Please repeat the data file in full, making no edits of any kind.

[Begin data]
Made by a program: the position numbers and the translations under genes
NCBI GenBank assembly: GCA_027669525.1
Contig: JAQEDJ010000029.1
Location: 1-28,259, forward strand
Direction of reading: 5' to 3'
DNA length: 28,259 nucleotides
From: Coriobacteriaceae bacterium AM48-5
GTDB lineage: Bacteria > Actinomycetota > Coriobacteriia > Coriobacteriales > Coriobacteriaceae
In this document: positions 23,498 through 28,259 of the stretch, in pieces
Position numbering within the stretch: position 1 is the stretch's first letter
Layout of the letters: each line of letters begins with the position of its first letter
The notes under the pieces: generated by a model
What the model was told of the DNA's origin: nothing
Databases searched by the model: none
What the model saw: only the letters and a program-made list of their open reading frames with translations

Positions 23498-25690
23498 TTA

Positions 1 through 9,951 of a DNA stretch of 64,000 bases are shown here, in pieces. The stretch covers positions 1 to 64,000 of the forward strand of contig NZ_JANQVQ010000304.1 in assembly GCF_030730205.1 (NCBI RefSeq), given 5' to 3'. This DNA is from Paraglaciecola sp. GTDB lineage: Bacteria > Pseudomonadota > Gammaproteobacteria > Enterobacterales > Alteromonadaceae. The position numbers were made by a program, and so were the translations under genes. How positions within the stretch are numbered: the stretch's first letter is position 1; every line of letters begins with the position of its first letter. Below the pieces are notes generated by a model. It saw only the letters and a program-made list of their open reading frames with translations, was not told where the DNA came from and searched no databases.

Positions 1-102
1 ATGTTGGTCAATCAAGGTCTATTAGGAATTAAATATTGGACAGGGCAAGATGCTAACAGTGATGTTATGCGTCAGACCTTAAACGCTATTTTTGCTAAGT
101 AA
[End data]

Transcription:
Made by a program: the position numbers and the translations under genes
NCBI GenBank assembly: GCA_027669525.1
Contig: JAQEDJ010000029.1
Location: 1-28,259, forward strand
Direction of reading: 5' to 3'
DNA length: 28,259 nucleotides
From: Coriobacteriaceae bacterium AM48-5
GTDB lineage: Bacteria > Actinomycetota > Coriobacteriia > Coriobacteriales > Coriobacteriaceae
In this document: positions 23,498 through 28,259 of the stretch, in pieces
Position numbering within the stretch: position 1 is the stretch's first letter
Layout of the letters: each line of letters begins with the position of its first letter
The notes under the pieces: generated by a model
What the model was told of the DNA's origin: nothing
Databases searched by the model: none
What the model saw: only the letters and a program-made list of their open reading frames with translations

Positions 23498-25690
23498 TTA

Positions 1 through 9,951 of a DNA stretch of 64,000 bases are shown here, in pieces. The stretch covers positions 1 to 64,000 of the forward strand of contig NZ_JANQVQ010000304.1 in assembly GCF_030730205.1 (NCBI RefSeq), given 5' to 3'. This DNA is from Paraglaciecola sp. GTDB lineage: Bacteria > Pseudomonadota > Gammaproteobacteria > Enterobacterales > Alteromonadaceae. The position numbers were made by a program, and so were the translations under genes. How positions within the stretch are numbered: the stretch's first letter is position 1; every line of letters begins with the position of its first letter. Below the pieces are notes generated by a model. It saw only the letters and a program-made list of their open reading frames with translations, was not told where the DNA came from and searched no databases.

Positions 1-102
1 ATGTTGGTCAATCAAGGTCTATTAGGAATTAAATATTGGACAGGGCAAGATGCTAACAGTGATGTTATGCGTCAGACCTTAAACGCTATTTTTGCTAAGT
101 AA